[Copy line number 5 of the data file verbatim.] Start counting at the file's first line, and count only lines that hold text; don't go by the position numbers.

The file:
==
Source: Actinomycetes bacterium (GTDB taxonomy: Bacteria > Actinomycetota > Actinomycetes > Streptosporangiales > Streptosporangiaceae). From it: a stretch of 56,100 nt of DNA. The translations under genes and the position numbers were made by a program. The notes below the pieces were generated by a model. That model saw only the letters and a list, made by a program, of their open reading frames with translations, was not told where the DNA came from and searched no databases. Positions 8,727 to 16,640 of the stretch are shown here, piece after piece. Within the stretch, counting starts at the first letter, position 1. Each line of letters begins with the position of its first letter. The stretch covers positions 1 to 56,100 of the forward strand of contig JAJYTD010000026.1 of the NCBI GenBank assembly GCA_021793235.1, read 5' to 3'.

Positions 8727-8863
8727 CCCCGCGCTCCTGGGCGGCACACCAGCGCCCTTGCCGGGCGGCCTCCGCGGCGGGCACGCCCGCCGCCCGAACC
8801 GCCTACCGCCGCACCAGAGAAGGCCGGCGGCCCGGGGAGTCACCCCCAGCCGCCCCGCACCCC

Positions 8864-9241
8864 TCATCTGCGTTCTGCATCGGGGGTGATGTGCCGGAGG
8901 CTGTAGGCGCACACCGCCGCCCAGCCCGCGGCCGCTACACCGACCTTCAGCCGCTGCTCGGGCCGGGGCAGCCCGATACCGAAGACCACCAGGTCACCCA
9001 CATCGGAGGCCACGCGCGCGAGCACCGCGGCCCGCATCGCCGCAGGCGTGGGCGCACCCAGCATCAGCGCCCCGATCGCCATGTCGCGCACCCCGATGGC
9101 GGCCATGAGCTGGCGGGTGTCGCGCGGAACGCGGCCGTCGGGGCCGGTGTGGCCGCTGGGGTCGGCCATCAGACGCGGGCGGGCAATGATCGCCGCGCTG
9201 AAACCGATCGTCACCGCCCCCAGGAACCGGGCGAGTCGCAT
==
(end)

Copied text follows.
Positions 8864-9241